Art & Fashion Walk Together
The union of art and fashion has been around since before recorded history. It has grown, adapted, and reflected trends and influenced culture. Art has always been a component of fashion. Every t-shirt with a pop image on its face represents the union. Andy Warhol exploited the union with his work that purposely blended art, culture and fashion. Top designers have long collaborated with artists for their style and creativity in hopes of enhancing new collections.
Of course, the union was inevitable. Both utilise elements like colour and composition, both strive to create original and compelling material. Art and fashion appeal to people based on their individual tastes. We personalise the deeper messages even if we don’t recognise them. This applies to both seeing a piece of art hanging in a museum and admiring a piece of clothing on a hanger. This is because there’s no real way to separate the personal pleasures of art from that of fashion.
Both fashion and art represent a form of symbolism that can be appreciated on varying levels depending on the admirer. They look to generate visual impact, putting something disinct and engaging before the eye that stands out. This has always been the case and only becomes more evident as contemporary artists use their talent to put the same sensibilities they bring to galleries on the cat walk.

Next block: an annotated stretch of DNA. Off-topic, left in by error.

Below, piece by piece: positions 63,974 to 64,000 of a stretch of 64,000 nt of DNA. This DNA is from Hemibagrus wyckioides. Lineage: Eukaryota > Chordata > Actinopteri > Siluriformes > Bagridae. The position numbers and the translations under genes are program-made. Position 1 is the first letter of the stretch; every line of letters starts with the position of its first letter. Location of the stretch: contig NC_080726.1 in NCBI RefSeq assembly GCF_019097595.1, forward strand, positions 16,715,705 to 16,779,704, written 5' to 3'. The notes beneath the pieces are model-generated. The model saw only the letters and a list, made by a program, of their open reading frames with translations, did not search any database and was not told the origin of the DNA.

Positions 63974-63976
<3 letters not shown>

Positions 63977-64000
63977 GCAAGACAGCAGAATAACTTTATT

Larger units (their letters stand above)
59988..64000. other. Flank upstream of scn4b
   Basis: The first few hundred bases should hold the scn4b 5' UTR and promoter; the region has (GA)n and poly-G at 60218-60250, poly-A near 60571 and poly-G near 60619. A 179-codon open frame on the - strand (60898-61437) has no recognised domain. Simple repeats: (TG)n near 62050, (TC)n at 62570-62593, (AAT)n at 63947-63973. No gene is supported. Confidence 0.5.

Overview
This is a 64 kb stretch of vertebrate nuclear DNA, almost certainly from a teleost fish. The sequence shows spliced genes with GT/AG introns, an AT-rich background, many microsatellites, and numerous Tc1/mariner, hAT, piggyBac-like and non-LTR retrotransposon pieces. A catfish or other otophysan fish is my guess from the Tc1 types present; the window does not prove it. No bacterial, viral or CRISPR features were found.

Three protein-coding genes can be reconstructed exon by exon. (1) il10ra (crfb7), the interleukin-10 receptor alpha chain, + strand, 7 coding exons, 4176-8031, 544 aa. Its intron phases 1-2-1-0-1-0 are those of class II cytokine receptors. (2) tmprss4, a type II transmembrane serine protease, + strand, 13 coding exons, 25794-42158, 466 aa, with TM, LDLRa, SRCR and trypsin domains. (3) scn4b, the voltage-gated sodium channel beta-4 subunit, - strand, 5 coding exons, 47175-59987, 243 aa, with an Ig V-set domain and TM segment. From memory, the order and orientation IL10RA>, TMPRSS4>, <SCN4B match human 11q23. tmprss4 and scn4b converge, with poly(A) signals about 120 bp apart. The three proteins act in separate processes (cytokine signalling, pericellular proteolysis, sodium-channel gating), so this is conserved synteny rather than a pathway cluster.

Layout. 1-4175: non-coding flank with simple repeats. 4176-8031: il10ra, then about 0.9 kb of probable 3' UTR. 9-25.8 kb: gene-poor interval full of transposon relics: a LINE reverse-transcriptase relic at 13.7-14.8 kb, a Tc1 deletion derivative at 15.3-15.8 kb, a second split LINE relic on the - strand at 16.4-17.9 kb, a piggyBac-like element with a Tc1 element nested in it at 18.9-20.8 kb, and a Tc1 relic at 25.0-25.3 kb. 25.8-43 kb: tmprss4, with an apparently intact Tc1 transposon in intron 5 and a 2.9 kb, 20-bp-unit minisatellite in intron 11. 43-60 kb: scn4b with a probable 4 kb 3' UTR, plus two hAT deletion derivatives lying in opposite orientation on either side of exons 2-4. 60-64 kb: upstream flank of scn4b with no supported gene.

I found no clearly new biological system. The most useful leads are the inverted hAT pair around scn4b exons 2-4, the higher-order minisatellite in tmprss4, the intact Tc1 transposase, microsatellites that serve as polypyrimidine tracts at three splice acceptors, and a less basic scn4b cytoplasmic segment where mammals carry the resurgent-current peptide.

At the most recent Fashion Week and Met Ball, both held in New York City, the correlation between art and fashion may not have even been intentional but it was certainly obvious. There were plenty of works that seemed to have been lifted directly from classic works and stitched to modern designs. In fact, the concept prompted this article about unexpected examples of maybe-unintentional fusions that have taken place.
Ironically, the fashion world uses the unique vision of an artist to imply a unique vision of their own. Meanwhile, the artist ends up blurring the lines as the fusion grows stronger. It will soon be difficult to distinguish where fashion ends and art begins. The continuous and growing union only looks to make the characteristics of the disciplines harder to separate.